Feed the Future
This project is part of the U.S. Government's global hunger and food security initiative.

Translating Policies into Results for Agribusinesses

Vegetable farming in HondurasFintrac launched a new Food Analytics briefing series and the first brief explores a five-step model for delivering evidence-based and sustainable policy reform. The briefing series covers critical topics in global agricultural development and food security and pulls from lessons learned and research conducted under numerous USAID-funded projects over the years at Fintrac. 

This briefing paper describes a five-step model for agricultural policy reform and provides details on the  reform components, highlights best practices, and serves as a roadmap to build legal, regulatory, and institutional capacity for improved policymaking. 

The brief underscores that a one-sized-fits-all-solution to policy reform does not exist and development interventions must be focused on providing long-term sustainability even after the end of a project. The goal is to move from a static organization to a dynamic organization that can learn, retain knowledge, and ultimately create a sustainable policy reform cycle. There are many details to policy reform but one critical component is the deep-dive analysis. Effective policy change depends on a credible analytical understanding of existing constraints and challenges. Once countries have identified priorities, the next step in the reform model involves a deep-dive constraint analysis and identification of actionable recommendations for change. This should be done through consistent and structured analysis that builds on past experience from multiple country contexts to understand the feasibility of interventions, time and resources needed, specific action steps, and the impact of the reform for key development goals. Additional crucial steps to sustainable policy reform include capacity building and regular monitoring and evaluation, which are discussed further in the brief.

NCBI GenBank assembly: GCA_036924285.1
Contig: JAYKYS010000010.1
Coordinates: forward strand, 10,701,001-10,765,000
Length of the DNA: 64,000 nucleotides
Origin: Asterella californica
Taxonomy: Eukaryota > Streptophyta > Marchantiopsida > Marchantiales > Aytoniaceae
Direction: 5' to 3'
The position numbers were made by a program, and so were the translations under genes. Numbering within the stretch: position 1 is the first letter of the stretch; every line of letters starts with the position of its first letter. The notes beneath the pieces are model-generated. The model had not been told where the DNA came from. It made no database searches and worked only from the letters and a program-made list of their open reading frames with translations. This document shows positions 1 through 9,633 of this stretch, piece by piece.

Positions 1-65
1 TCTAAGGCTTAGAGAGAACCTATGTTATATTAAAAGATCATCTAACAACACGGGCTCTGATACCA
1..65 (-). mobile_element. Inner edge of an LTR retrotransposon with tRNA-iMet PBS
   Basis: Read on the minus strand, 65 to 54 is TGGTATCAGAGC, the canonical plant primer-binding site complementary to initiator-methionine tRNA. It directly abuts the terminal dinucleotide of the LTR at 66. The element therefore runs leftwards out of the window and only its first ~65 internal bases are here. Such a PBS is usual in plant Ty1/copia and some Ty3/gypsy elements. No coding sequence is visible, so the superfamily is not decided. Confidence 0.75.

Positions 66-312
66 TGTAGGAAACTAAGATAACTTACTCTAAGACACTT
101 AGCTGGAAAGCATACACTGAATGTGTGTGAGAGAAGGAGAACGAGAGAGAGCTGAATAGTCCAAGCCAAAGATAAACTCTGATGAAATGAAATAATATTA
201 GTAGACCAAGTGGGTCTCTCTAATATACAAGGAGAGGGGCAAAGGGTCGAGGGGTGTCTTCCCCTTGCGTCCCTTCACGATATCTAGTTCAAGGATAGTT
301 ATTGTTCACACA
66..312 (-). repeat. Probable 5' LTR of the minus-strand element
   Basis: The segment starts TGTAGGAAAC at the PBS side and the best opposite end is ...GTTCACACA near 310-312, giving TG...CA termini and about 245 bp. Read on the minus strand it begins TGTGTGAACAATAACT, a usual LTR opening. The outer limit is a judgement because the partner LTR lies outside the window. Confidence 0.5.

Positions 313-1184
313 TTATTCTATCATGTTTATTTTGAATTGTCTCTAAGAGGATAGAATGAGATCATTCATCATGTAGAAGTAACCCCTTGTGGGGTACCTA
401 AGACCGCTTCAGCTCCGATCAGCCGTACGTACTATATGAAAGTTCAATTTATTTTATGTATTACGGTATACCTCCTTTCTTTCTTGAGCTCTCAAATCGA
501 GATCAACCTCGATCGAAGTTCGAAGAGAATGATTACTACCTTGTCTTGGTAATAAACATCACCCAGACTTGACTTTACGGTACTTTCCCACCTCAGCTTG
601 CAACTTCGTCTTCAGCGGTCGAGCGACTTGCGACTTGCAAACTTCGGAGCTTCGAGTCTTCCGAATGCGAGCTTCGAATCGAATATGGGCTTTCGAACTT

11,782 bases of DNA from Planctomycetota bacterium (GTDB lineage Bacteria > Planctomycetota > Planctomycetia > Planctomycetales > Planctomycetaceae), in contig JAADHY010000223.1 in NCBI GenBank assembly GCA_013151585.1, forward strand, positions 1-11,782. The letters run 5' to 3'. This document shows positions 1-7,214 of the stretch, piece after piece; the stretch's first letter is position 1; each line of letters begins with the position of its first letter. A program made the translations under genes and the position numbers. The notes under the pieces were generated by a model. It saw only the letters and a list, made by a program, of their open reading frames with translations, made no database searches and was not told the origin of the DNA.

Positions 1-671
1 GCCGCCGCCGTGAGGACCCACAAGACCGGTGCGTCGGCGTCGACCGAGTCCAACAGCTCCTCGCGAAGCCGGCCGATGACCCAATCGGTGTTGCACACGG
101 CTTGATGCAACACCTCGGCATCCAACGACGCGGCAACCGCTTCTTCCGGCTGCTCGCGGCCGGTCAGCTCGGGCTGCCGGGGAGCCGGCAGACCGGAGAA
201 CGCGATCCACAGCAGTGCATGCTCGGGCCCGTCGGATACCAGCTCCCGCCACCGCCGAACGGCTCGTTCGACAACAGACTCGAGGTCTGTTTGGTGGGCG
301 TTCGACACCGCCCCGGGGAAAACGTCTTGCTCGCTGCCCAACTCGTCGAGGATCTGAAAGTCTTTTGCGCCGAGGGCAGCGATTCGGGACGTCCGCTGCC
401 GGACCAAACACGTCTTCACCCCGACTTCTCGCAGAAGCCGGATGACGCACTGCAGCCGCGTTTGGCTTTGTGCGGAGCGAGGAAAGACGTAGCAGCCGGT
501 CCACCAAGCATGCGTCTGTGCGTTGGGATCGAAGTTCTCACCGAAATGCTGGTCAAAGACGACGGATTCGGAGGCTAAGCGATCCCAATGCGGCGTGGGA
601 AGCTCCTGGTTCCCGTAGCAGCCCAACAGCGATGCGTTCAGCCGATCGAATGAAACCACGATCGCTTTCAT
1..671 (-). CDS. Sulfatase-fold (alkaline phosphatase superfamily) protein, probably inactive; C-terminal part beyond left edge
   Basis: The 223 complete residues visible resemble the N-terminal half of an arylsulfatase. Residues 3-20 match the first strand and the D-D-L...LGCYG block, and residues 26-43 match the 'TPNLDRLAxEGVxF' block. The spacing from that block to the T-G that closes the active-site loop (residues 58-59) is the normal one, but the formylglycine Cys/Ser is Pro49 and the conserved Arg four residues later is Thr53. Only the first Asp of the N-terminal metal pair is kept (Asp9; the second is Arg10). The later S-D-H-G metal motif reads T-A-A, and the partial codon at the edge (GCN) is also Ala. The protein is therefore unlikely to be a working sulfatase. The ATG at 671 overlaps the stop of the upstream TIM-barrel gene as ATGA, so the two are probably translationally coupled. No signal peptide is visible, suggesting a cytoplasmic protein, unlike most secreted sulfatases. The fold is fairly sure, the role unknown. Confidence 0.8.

What have you found to be best practices for agricultural policy reform? Do the steps in the brief resonate with your experience? Please share your thoughts in the comments section below.